Hoping to learn from its predecessors' mistakes while carving out a niche amongst football starved fans, the fledgling United Football League (UFL) continues to make progress toward its October debut.
Led by former National Football League (NFL) executive Michael Huyghue, the UFL has been a whirlwind of activity lately, ranging from conducting its first player draft to exploring possible European expansion.
Already, the league has broken ground on a training camp/practice facility in Casa Grande, Ariz., filled out the coaching staffs of former NFL head coaches Dennis Green (San Francisco), Jim Fassel (Las Vegas), Jim Haslett (Orlando) and former defensive coordinator Ted Cottrell (New York), negotiated a television deal with Versus, and broached the subject of Michael Vick being invited to play.
"We are optimistic, on target and continuing to move forward with our plan" stated Commissioner Michael Huyghue in response to a question I posed via Twitter.
The UFL's premiere season consists of a scaled-down launch with four teams (San Francisco, Las Vegas, Orlando, and New York) playing a limited schedule, culminating with a championship game in Las Vegas over the November Thanksgiving holiday weekend.
The downturn in the economy may have forced the UFL's hand to start slowly, but could be a blessing in the long run, allowing the league to build a solid foundation and develop a fan base.
The plan is for the UFL's four inaugural teams to play in seven different cities, including Los Angeles, Sacramento, and Hartford, Conn., thereby "testing" potential expansion markets for a full-scale launch in the fall of 2010.
Seeking to avoid the mistakes of forerunners like the United States Football League (USFL) and the World League of American Football (WLAF), the UFL will play in the fall, primarily on Thursday and Friday evenings, indirectly competing with college football and the NFL.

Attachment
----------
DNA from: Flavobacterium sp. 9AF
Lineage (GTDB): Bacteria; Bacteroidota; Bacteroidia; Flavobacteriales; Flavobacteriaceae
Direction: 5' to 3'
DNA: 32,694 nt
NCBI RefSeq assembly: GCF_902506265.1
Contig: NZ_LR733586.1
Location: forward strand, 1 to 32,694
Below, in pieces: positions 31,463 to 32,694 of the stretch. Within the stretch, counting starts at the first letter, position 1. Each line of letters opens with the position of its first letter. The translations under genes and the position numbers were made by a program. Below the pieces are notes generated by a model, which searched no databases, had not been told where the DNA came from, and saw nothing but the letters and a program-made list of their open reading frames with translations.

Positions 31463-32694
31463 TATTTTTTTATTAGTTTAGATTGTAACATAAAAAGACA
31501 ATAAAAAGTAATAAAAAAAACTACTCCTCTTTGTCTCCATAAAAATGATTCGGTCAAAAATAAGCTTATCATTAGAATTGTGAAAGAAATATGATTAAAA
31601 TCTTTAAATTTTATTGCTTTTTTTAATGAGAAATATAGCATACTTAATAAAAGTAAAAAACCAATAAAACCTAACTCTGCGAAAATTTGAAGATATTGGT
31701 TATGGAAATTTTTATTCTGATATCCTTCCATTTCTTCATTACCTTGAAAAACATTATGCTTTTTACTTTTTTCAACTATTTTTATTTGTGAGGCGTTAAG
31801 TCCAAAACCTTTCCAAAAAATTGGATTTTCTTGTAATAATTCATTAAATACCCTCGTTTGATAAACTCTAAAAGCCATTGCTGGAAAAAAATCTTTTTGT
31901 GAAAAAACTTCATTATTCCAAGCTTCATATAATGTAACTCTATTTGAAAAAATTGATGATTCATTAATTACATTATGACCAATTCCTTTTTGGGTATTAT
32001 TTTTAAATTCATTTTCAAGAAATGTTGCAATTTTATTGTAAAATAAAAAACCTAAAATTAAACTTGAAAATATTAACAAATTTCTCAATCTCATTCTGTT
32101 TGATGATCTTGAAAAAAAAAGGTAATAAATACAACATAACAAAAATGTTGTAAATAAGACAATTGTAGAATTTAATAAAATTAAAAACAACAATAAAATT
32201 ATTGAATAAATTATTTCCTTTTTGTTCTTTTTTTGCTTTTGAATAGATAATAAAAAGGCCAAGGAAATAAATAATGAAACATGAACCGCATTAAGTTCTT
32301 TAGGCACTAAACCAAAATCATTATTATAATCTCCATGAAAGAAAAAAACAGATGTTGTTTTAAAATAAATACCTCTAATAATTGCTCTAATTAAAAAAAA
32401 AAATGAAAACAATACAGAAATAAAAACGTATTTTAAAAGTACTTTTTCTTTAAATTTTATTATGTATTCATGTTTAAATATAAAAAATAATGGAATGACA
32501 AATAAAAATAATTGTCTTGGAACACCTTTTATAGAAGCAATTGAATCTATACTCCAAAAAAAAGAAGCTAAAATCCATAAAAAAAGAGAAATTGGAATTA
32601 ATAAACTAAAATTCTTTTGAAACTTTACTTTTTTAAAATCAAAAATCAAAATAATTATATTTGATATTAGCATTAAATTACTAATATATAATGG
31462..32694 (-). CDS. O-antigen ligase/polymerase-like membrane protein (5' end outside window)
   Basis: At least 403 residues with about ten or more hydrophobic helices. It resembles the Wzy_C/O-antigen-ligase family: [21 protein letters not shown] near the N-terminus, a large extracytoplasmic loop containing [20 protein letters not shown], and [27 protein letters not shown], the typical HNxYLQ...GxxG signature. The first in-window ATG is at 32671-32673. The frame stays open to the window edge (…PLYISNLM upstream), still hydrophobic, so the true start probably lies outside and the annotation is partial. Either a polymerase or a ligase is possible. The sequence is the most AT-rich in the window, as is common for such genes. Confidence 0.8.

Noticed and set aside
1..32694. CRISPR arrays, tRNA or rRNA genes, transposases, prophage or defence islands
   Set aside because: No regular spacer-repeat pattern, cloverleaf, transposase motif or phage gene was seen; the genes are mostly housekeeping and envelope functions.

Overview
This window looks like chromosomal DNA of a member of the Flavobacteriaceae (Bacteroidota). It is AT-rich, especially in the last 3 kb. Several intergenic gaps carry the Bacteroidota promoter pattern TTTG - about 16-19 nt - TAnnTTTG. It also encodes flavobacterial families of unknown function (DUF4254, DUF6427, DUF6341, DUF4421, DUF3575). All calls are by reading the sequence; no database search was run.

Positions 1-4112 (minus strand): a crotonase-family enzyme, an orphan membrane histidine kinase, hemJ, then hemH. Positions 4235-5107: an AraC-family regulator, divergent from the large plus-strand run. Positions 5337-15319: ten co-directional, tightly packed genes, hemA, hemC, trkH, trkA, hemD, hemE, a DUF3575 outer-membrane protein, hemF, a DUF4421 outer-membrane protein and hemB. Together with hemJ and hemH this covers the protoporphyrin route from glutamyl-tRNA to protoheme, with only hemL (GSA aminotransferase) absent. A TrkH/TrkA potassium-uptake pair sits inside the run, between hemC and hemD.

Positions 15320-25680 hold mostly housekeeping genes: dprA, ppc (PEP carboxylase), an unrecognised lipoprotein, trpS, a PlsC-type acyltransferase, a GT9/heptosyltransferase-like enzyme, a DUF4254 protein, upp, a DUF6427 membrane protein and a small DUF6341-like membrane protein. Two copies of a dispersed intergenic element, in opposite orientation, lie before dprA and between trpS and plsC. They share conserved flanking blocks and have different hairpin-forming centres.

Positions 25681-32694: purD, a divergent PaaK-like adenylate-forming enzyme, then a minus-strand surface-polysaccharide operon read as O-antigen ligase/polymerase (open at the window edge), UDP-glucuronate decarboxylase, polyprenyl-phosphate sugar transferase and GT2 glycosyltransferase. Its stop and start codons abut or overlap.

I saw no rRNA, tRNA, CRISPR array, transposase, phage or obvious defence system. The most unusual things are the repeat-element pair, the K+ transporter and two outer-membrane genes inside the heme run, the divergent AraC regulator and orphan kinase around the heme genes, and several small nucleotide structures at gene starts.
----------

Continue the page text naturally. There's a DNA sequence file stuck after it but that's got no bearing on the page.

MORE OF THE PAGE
Whether the busy fall sports calendar has room for another entry is another question. The UFL promotes itself as "fulfilling the unmet needs of football fans in major markets currently underserved by professional football".
Those fans will likely initially see a collection of former NFL castoffs (the likes of a JP Losman or Peter Warrick), late NFL cuts, and former stars seeking a second change (see Michael Vick).
The veteran head coaches and their staffs will undoubtedly be challenged in assembling their rosters into a "reasonable facsimile" of professional football talent.
Curiously, "invitation only" tryout camps recently staged in both Orlando and Las Vegas drew a handful of recognizable names, including former Bears starting quarterback Rex Grossman (who signed in June with the NFL Texans).
Given a chance to mature, the hope is that the league can develop their own stars who may need further refinement and playing opportunity outside of the NFL spotlight.
Besides fielding a competitive and entertaining product, the UFL faces other challlenges, such as attracting fans and media attention while generating sponsorship dollars in a shaky economy.
To its credit, the league is attempting to be fan-friendly, making itself accessible via various social media outlets, and commissioner Huyghue regularly provides updates via Twitter.
The UFL also solicits fan feedback on a variety of logistical issues. In addition, it helps that the league's investors include heavyweights Bill Hambrecht, Chairman and CEO of WR Hambrecht + Co.; Tim Armstrong, President of Advertising and Commerce, North America & Vice President, Google, Inc; Paul Pelosi, President of FLS, Inc. (and husband of Speaker of the House Nancy Pelosi) and a consortium of others.
UFL leadership is planning on future expansion, with six to eight teams scheduled for 2010, and possible inroads into Europe following.
As training camps draw nearer for NFL teams, football fans interested in the sport should also keep a watchful eye on the UFL's activity. It promises to be an eventful storyline.